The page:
Impaired driving is operating a motor vehicle while under the influence of alcohol, drugs or other intoxicants. They can hamper a person’s decision-making abilities when they’re on the road. People who are caught in the state of Maryland may face severe penalties. They could be charged with a DWI or DUI.
What is a DWI?
Driving while impaired (DWI) is the least severe offense of the two charges. Anyone with a blood alcohol content of .07 is regarded as an impaired driver. A DWI offense may be assessed against a driver who has illicit or prescription drugs in their system.
What is a DUI?
Driving under the influence (or DUI) is taken very seriously in Maryland. Current state law classifies drivers with a blood alcohol content of .08 or greater as being under the influence. Drivers under the age of 21 who have been drinking can be charged with a DUI.
How Can I Be Charged With a DUI?
If an officer suspects that a driver may be impaired, they may conduct a traffic stop. They can ask the driver to take a blood alcohol test. If the driver tests positive for driving under the influence or refuses the officer’s request, they can be charged with a DWI or DUI.
What are the Penalties for Driving Under the Influence?
A police officer can take a person’s driver’s license away. The state of Maryland may suspend that license if necessary. If that occurs, the offender will receive a temporary paper license. This document will allow them to drive for 45 days. After that, their license will officially be suspended.
Driver’s licenses can be suspended for anywhere from six months up to two years. The blood alcohol test and any prior driving while impaired offenses can determine the amount of time for the suspension. If the person who was stopped had any minors in their vehicle at the time, they may face added penalties as a result.
A person can legally ask to have their suspended license reviewed. A hearing will then be conducted by the Maryland Motor Vehicle Association (MMVA). The hearing request must be sent within 30 days to the association. If a driver wants to avoid a possible license suspension before the hearing, they must inquire with the MMVA within 10 days of the traffic stop.
The Maryland Motor Vehicle Association will take the following items into consideration at the hearing:
If the person who requested the hearing was in an accident that caused another person to pass away as a result.
If any evidence of the driver’s use of drugs or alcohol was present.
If the offender had a commercial driver’s license or was using a commercial vehicle at the time of the incident.
If the arresting officer had reasonable suspicion that the driver was under the influence of alcohol or drugs.
If the stopped driver had a blood alcohol content of .08 or more or .15 or higher.
If the driver refused to take a blood alcohol test.
If the driver agreed to a blood alcohol test after the officer informed them of the possible penalties for failing or refusing the test.
The administrative law judge for the association can suspend the driver’s license if it was determined that the driver was fairly stopped, warned, tested and either refused testing or failed the blood alcohol test.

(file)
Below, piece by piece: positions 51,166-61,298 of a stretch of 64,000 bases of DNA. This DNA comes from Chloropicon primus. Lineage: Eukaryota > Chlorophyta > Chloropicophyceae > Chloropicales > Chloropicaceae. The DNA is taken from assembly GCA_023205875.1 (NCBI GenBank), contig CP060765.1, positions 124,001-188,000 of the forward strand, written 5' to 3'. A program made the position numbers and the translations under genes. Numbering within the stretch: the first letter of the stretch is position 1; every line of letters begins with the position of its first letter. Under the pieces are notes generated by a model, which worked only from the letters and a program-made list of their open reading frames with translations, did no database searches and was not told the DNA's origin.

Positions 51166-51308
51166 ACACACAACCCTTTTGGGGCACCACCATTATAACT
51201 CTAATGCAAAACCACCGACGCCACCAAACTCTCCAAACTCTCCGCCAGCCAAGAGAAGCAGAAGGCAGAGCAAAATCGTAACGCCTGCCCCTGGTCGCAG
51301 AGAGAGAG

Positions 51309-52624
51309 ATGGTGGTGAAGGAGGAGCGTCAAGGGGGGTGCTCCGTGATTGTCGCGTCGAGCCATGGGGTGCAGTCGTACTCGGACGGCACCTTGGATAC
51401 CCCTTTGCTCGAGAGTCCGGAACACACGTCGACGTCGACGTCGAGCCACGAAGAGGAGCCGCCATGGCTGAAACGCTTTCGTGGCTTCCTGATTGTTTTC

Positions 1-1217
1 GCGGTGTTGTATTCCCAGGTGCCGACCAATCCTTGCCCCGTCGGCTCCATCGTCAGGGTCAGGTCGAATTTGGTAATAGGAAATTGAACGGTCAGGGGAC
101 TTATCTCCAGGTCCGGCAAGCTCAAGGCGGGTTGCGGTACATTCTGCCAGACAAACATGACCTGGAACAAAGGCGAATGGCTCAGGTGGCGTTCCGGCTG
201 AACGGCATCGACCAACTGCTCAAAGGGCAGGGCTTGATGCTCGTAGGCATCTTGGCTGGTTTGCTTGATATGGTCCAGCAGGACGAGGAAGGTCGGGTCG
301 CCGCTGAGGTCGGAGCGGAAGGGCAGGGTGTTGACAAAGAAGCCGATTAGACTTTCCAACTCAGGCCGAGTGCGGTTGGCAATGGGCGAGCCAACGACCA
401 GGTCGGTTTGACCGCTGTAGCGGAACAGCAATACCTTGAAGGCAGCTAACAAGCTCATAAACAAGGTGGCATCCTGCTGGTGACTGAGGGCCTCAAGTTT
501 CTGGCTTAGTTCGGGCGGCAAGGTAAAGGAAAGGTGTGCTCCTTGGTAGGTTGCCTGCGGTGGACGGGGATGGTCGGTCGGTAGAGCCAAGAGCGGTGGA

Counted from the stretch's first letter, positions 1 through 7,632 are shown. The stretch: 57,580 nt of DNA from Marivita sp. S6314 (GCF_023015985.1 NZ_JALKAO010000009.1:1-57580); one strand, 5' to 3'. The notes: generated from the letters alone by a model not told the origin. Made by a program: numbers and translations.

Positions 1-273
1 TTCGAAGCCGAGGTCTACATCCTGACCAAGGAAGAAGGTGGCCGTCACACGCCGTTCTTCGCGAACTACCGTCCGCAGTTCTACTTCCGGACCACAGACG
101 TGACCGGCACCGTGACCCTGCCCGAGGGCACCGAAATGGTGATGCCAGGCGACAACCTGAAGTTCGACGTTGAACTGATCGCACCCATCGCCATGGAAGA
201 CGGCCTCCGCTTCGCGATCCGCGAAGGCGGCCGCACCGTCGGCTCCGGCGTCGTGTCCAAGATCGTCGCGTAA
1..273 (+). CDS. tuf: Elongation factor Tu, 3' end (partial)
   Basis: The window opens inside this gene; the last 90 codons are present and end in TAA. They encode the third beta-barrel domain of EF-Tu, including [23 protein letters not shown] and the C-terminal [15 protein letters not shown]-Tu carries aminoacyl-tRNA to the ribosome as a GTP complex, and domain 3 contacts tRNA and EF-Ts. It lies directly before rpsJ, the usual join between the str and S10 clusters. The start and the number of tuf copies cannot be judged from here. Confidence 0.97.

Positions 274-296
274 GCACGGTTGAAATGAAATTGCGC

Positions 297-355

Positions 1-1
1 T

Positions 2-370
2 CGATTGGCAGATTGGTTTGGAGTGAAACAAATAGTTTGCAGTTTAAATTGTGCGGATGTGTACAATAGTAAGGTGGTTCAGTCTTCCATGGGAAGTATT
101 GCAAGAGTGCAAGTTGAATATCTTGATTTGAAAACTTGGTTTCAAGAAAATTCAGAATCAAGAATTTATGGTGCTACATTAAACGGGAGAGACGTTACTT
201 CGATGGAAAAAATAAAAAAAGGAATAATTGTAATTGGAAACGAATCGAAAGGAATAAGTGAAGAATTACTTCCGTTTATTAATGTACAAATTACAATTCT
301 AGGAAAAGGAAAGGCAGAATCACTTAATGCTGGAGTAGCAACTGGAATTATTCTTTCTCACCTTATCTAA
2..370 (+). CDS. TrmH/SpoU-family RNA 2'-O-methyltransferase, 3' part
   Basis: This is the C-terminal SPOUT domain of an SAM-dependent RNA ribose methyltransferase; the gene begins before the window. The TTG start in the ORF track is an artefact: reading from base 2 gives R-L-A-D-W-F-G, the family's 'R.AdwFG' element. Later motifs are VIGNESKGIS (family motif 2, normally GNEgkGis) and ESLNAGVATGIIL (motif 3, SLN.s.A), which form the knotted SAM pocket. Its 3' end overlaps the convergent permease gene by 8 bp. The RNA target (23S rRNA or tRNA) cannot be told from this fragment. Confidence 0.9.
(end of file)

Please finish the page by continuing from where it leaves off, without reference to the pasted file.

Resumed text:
Drivers may ask to be a part of the state’s Ignition Interlock System Program. This system is operated and run by the Maryland Motor Vehicle Association. Participants will only be allowed to drive vehicles that have ignition interlock systems installed. The device will take a photo if someone tries to tinker with the system. It will also photograph anyone who takes a test after the mechanism has been installed.
DWI and DUI charges are considered misdemeanors in Maryland. A person can be fined $500 to $5,000 and/or be sentenced to two months to five years in prison at the most. If the impaired driver was transporting children or involved in an accident that resulted in another person’s death, they may face more severe penalties. Penalties can also increase for repeat offenses.
DUI and DWI convictions can also cause the Maryland Motor Vehicle Association to add points to the offender’s driver’s license. Points will remain on a person’s driving record for two years. DWI convictions receive 8 points, which are enough to have a person’s license suspended. DUI convictions are assigned 12 points, which are enough to revoke a driver’s license.
People with a commercial driver’s license who have been found guilty of driving under the influence of drugs, alcohol or other controlled substances may receive a one-year disqualification of that license by the MMVA. This penalty will be applied for a first offense. Additional DWI or DUI convictions can result in the commercial driver’s license being permanently disqualified.
What Can I Do If I’m Accused of Impaired Driving?
Contact the attorneys at JC Law if you’ve been stopped for suspicion of impaired driving. We’ll sit down with you and listen to what happened. Our trained professionals will provide valuable advice about what can happen and possible next steps.
Being stopped or arrested for driving under the influence can be a real eye-opener. It’s not what anyone wants, but it can put things in perspective. The accused may be looked at differently by their family members and peers, and it could cause them to improve their choices in the future. It could be the chance they need to turn things around and live a happier, healthier life.